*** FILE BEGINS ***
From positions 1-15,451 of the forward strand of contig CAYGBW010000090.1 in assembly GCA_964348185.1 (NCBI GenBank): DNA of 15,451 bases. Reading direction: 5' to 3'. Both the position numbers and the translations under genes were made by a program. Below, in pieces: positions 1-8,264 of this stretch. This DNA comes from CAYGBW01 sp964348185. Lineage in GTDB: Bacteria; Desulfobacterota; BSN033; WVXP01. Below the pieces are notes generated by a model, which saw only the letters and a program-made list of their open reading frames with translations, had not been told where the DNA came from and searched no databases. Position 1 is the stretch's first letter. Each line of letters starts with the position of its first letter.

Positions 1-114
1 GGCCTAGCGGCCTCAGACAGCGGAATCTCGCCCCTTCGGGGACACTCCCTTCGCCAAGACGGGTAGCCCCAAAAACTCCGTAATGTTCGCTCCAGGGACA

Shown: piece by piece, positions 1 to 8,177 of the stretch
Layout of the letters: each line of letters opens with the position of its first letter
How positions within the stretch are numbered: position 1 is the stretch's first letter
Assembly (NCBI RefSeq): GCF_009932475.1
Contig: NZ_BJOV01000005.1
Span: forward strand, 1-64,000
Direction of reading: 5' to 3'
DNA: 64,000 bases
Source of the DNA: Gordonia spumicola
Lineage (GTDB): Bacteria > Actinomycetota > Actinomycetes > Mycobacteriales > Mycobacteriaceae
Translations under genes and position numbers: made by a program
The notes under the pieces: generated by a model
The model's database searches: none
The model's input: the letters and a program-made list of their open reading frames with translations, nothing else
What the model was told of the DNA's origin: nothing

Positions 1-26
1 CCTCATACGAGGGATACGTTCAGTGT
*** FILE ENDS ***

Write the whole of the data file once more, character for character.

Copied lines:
From positions 1-15,451 of the forward strand of contig CAYGBW010000090.1 in assembly GCA_964348185.1 (NCBI GenBank): DNA of 15,451 bases. Reading direction: 5' to 3'. Both the position numbers and the translations under genes were made by a program. Below, in pieces: positions 1-8,264 of this stretch. This DNA comes from CAYGBW01 sp964348185. Lineage in GTDB: Bacteria; Desulfobacterota; BSN033; WVXP01. Below the pieces are notes generated by a model, which saw only the letters and a program-made list of their open reading frames with translations, had not been told where the DNA came from and searched no databases. Position 1 is the stretch's first letter. Each line of letters starts with the position of its first letter.

Positions 1-114
1 GGCCTAGCGGCCTCAGACAGCGGAATCTCGCCCCTTCGGGGACACTCCCTTCGCCAAGACGGGTAGCCCCAAAAACTCCGTAATGTTCGCTCCAGGGACA

Shown: piece by piece, positions 1 to 8,177 of the stretch
Layout of the letters: each line of letters opens with the position of its first letter
How positions within the stretch are numbered: position 1 is the stretch's first letter
Assembly (NCBI RefSeq): GCF_009932475.1
Contig: NZ_BJOV01000005.1
Span: forward strand, 1-64,000
Direction of reading: 5' to 3'
DNA: 64,000 bases
Source of the DNA: Gordonia spumicola
Lineage (GTDB): Bacteria > Actinomycetota > Actinomycetes > Mycobacteriales > Mycobacteriaceae
Translations under genes and position numbers: made by a program
The notes under the pieces: generated by a model
The model's database searches: none
The model's input: the letters and a program-made list of their open reading frames with translations, nothing else
What the model was told of the DNA's origin: nothing

Positions 1-26
1 CCTCATACGAGGGATACGTTCAGTGT